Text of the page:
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Letters to the Editor (10/28/15) 

Chasing Chasan

Great story of a man who transcended his congregation to impact not only the Jewish community but the entire spiritual community of Vermont ["Mitzvot Accomplished," October 14]. One issue left untouched is his replacement. Who will take over from Rabbi Chasan?

R. Guttman

Montréal, Québec

Editor's note: Chasan's replacement is Rabbi Amy Small of Morristown. She starts on January 1, 2016.

Poop Matters

Allandra Farm's construction of a satellite manure pit has started a dialogue and provided an opportunity for us to listen and learn from each other ["Manure Storage Wars: In Ferrisburgh, Flower Power Fights Big Dairy," September 23]. Large, small, organic, conventional, livestock-based or growing only crops — all farmers apply manure, compost or other nutrients to our fields. 

Manure is a valuable resource to farmers. It builds organic matter, fertilizes crops and recycles nutrients. However, the land application of manure should be done with care. As the State of Vermont carefully re-crafts water-quality regulations, family farms strive to be proactive under increasing pressures on our current infrastructure to capture and properly manage manure and farm runoff. Satellite storage pits not associated with the farmstead enable us to store manure, barnyard runoff, silage leachate and milk house waste for longer periods, allowing us to spread it when it is the most appropriate and will have the least likelihood of running off our fields. It also enables us to apply manure with innovative technology; injecting manure below the soil surface prevents nutrient loss, reduces compaction on fields, and reduces manure tanker and spreader traffic on town roads.

Instead of being divisive and contentious, the shared goal of clean water should bring us together to learn more about sustainable, responsible farming practices and how they will maintain a working landscape that supports a healthy lake and healthy communities. Our goal is to continue to work with farmers, our neighbors and our communities to make Vermont a thriving agricultural landscape that provides environmental, aesthetic and community benefit.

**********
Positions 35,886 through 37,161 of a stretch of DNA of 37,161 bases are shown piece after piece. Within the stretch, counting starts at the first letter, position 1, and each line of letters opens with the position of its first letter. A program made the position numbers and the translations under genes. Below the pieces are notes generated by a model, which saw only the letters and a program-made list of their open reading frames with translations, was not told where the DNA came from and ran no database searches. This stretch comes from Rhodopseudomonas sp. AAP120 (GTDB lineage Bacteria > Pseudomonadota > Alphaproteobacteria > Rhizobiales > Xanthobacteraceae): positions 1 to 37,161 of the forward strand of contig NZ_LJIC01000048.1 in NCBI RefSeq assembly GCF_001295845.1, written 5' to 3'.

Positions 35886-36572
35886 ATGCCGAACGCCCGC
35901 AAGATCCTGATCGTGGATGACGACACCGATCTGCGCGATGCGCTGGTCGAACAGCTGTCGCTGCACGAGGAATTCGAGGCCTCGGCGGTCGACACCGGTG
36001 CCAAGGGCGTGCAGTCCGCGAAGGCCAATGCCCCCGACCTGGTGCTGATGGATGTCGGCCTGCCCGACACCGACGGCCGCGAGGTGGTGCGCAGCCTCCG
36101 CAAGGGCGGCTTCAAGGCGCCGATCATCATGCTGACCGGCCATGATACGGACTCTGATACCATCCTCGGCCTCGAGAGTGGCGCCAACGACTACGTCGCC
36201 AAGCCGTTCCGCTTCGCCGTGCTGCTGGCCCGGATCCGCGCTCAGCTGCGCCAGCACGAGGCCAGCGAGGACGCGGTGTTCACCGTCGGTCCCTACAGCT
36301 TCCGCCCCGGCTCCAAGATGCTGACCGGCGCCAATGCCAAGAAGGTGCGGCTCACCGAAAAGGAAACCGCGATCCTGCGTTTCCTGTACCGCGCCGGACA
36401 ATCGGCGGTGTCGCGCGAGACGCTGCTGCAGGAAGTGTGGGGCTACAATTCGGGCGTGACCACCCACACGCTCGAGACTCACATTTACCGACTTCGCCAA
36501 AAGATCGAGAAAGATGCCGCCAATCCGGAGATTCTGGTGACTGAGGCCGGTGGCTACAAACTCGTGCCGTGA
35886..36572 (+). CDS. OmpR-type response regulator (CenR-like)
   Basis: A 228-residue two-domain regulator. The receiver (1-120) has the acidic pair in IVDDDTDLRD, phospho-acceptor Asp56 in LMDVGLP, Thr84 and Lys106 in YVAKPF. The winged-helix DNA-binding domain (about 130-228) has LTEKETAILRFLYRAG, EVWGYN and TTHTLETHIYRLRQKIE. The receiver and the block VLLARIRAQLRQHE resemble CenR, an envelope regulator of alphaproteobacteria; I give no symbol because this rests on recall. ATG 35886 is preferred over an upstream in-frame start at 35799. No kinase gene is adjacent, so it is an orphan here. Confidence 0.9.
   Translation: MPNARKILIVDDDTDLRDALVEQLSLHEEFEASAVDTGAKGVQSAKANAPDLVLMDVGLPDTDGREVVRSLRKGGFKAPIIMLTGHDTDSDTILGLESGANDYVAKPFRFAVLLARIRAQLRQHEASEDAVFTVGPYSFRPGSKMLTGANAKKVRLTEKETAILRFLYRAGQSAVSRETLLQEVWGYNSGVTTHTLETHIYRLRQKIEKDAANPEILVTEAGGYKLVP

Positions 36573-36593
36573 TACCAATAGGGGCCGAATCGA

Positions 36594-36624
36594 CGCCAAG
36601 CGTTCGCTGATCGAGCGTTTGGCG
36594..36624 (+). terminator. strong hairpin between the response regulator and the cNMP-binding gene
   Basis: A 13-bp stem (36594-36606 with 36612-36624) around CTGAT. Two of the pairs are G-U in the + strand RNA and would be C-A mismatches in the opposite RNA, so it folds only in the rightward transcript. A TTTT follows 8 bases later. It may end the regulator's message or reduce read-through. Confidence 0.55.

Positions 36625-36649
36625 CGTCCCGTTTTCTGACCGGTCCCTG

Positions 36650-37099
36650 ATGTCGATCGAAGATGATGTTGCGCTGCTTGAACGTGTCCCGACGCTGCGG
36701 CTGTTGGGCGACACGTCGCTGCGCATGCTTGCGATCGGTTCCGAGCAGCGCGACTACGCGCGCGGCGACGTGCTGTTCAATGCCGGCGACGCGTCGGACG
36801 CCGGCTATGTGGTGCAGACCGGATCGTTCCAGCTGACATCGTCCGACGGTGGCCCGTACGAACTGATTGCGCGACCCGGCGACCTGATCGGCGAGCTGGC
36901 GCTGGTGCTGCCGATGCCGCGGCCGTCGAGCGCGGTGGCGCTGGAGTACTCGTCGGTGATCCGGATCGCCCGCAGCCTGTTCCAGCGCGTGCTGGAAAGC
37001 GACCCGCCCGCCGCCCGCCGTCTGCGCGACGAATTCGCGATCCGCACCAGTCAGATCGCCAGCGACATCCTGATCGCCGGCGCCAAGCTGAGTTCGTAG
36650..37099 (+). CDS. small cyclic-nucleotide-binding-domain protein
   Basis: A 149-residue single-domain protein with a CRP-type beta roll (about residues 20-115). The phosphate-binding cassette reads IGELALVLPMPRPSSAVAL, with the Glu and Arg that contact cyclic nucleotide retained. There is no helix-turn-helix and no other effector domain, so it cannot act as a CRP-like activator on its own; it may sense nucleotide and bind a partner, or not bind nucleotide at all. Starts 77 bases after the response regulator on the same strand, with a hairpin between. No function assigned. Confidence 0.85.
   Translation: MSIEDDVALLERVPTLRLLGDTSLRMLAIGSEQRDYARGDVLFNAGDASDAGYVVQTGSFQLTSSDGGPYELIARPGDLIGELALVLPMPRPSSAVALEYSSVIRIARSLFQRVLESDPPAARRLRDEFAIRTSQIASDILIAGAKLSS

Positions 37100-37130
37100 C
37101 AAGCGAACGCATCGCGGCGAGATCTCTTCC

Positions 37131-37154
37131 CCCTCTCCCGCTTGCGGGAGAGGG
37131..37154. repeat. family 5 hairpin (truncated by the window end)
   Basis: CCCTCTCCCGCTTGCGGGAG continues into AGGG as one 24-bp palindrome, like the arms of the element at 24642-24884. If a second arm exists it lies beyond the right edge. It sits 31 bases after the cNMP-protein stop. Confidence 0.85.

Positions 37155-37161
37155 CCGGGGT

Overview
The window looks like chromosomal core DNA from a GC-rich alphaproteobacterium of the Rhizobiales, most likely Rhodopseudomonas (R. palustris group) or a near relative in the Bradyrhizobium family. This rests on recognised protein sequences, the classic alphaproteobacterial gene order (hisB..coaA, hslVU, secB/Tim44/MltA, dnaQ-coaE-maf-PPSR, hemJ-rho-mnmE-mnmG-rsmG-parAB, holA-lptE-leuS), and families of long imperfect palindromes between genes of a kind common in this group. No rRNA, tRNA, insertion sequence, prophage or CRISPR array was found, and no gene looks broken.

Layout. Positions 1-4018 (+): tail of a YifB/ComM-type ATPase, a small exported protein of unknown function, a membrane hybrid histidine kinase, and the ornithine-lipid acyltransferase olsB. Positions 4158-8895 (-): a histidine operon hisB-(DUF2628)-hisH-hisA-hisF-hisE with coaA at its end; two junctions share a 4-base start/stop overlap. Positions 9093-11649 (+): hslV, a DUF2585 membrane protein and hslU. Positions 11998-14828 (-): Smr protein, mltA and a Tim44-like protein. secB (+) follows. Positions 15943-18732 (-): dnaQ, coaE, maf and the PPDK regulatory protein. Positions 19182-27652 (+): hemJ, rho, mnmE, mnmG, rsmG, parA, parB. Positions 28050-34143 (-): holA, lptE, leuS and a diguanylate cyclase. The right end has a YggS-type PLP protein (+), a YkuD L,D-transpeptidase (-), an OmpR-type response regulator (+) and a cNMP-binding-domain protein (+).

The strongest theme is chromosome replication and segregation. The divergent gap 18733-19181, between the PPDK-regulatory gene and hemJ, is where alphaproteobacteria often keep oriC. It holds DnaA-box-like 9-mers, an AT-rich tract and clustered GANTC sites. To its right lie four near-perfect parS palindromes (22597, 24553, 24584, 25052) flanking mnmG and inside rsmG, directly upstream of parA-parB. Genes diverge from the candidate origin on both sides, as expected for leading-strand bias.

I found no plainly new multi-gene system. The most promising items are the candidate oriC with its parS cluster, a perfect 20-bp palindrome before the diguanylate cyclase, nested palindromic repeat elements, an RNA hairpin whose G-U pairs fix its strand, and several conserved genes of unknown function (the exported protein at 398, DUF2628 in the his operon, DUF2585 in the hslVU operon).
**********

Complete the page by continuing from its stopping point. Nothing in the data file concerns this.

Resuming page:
Brian Kemp


Kemp is president of the Champlain Valley Farmer Coalition.

Son of a Springfield Machinist

[In "Once a Tech Town," October 21] Kirk Kardashian wrote: "Known as Precision Valley, Springfield was a white-collar community, populated by engineers and executives, with the highest per-capita income in Vermont." Springfield was a blue-collar community, too. Without machinists' superb precision-manufacturing skills, there would have been no engineering, executive and sales jobs supporting families up Cherry Hill and out Summer Street.

In 1934, when my machinist father began his 30-year career at Fellows Gear Shaper, high precision was hundredth-inch tolerances, which became millionth-inch tolerances. Three millionths of an inch is one-thousandth the diameter of a typical hair on our heads.

The world still needs the machine tools that were sold worldwide to finance Springfield's century of prosperity, from 1888 to 1988.

When the founding families of Bryant Chucking Grinder, Fellows Gear Shaper and Jones & Lamson sold them to successive industrial conglomerates, they milked them for declining profit — a caution to Burlington.